All reviews copyright 1984-2014 Evelyn C. Leeper.
"The Cookie Monster" by Vernor Vinge:
[From "This Week's Reading", MT VOID, 06/25/2004]
"The Cookie Monster" by Vernor Vinge is my first choice. However, the appreciation of it is probably somewhat dependent on understanding something about computers (it's not surprising this was an "Analog" story). Still, Vinge's idea of a possible direction for technological employment and how he develops it make this the clear winner for me.
A FIRE UPON THE DEEP by Vernor Vinge:
[From "This Week's Reading", MT VOID, 04/02/2004]
Our science fiction discussion group got tired of reading classics chosen primarily because the library system had many copies, and wanted to read a relatively recent book, preferably a Hugo winner. Because all the libraries in the system seem to "weed" their collections with a rather heavy hand, there weren't any "in stock," but the person organizing the reading groups is also the person in charge of science fiction acquisitions and he said that he could certainly justify buying half a dozen copies of a mass-market edition of a Hugo-winning book. (It's about the price of one hardcover, and certainly cheaper than the audiotape version of a recent Robert Jordan that the library seems to have acquired.) And a half a dozen copies would be sufficient--the group is small and some of us would have the book already anyway. So we picked Vernor Vinge's A FIRE UPON THE DEEP as being the hard science fiction that people wanted (as opposed to soft science fiction like FLOWERS FOR ALGERNON) or fantasy.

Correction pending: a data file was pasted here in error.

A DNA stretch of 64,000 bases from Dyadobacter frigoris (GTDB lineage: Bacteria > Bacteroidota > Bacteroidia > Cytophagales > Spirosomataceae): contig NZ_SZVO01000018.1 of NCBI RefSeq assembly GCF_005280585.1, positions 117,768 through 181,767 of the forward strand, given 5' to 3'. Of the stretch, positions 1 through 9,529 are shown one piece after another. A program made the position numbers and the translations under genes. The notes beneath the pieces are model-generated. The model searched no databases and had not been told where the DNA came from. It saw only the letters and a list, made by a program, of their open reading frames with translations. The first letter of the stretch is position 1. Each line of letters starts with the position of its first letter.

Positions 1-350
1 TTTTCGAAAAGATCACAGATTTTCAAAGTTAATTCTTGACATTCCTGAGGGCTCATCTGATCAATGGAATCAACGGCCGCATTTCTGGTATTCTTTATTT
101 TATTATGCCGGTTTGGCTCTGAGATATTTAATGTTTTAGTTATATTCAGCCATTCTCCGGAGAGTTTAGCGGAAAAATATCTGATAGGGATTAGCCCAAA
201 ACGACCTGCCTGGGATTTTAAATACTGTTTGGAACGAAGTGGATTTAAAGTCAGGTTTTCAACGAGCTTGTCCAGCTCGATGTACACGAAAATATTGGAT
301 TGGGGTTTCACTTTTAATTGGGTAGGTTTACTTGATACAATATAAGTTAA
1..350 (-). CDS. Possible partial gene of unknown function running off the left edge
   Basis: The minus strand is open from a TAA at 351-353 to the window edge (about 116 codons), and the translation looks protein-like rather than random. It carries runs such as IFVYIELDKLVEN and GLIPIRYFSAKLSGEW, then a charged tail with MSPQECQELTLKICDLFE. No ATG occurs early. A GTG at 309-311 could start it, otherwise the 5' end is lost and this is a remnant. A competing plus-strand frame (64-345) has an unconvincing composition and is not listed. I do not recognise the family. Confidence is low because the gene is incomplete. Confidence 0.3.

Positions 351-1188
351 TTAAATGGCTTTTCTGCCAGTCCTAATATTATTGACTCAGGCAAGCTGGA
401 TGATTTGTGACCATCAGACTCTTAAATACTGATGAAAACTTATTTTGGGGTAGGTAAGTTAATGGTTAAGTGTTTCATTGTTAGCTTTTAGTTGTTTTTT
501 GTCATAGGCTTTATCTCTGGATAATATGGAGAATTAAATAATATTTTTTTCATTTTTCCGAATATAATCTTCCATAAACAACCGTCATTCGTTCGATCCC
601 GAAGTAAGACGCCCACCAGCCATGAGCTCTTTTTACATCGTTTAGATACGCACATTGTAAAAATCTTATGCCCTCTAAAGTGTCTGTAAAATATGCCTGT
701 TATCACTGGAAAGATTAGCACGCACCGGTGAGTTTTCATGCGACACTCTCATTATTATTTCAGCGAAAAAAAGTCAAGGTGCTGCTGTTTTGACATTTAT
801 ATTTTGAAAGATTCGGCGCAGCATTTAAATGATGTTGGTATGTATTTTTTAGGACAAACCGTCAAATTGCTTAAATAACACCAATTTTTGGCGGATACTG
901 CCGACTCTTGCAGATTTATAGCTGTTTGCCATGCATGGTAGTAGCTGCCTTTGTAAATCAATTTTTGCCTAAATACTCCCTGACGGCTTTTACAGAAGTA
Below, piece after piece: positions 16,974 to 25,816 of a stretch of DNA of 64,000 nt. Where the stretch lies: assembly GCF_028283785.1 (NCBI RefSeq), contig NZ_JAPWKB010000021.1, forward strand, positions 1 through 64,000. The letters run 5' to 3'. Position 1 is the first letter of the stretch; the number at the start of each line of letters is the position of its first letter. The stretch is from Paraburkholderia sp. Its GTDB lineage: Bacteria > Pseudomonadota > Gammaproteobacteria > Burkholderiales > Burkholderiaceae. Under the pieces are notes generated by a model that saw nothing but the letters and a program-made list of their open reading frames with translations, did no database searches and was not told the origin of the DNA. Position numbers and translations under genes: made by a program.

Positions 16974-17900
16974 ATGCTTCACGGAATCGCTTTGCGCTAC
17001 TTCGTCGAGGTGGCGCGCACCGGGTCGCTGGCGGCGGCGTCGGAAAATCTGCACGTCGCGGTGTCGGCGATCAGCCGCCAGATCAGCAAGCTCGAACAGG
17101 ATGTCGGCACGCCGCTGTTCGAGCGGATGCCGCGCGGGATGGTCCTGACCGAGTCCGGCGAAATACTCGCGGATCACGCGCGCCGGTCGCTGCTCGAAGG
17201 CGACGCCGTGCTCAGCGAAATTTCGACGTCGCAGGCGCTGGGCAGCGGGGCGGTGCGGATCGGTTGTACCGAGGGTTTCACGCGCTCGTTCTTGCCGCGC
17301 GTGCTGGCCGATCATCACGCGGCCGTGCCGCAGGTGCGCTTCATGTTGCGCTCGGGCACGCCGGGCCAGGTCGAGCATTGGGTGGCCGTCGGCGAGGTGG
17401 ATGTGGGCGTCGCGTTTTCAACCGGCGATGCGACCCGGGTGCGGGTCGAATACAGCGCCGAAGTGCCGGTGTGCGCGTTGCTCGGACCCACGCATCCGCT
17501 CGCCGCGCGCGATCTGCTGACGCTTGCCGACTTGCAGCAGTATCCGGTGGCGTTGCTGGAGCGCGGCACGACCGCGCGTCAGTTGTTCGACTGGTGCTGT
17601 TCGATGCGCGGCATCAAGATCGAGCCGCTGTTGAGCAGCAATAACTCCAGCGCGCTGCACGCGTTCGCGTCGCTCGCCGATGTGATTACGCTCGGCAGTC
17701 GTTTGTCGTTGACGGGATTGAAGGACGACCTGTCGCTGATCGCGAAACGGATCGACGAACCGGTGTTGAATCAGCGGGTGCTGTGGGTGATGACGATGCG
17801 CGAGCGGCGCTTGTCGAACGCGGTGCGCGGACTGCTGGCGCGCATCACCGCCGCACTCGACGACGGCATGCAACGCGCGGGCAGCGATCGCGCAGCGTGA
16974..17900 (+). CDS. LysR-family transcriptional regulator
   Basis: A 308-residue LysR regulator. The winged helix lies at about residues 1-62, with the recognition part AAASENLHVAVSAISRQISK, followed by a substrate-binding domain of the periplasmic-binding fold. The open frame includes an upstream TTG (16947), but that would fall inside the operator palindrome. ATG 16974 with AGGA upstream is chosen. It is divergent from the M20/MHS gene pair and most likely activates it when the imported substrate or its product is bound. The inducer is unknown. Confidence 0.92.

The book met with mixed reactions. One person gave up after a hundred pages because she found Vinge's technique of throwing out ideas (and words) without explaining them very confusing. Another person agreed that Vinge did this, and felt it indicated a disregard for his readers, but he enjoyed as much of the book as he could read before the meeting and hoped to finish it at some point in the future. I thought the technique, rather than showing a disregard for the readers, showed that Vinge expected his readers would be able (and willing) to work to figure out the details.
One interesting observation made was that Vinge threw a lot of different ideas into A FIRE UPON THE DEEP: the nature of the Flensers, the concept of the Slow Zone, the structure of interstellar trade, and so on. This was like Robert J. Sawyer did in a previous discussion book, CALCULATING GOD. But one person said that while in CALCULATING GOD it just seems like a jumble of ideas thrown together, in A FIRE UPON THE DEEP it appears as a well-structured tapestry.
The "original" reading group has a policy of choosing books that are three hundred pages or less. The other groups (mystery and science fiction) have not adopted this policy, but given that I was the only one to finish this six-hundred-page book, we will probably try to stick to something a bit shorter in the future. Unfortunately, this probably rules out most of the recent Hugo nominees.
To order A Fire Upon the Deep from amazon.com, click here.
TRUE NAMES by Vernor Vinge:
[From "This Week's Reading", MT VOID, 02/19/2010]
TRUE NAMES by Vernor Vinge (ISBN-13 978-0-312-86207-7) seemed like a great novella when it came out in 1981 (although it did not win the Hugo, losing to Poul Anderson's "The Saturn Game"), but it has not aged well. That is to say, it is clearly a seminal work, but it is not a work that today's readers can read and go, "Wow! What a great story! What great ideas!" Today, almost thirty years later, the ideas either are commonplace or have been proved misguided. Of course, this is probably true of most ground-breaking works.
To order True Names from amazon.com, click here.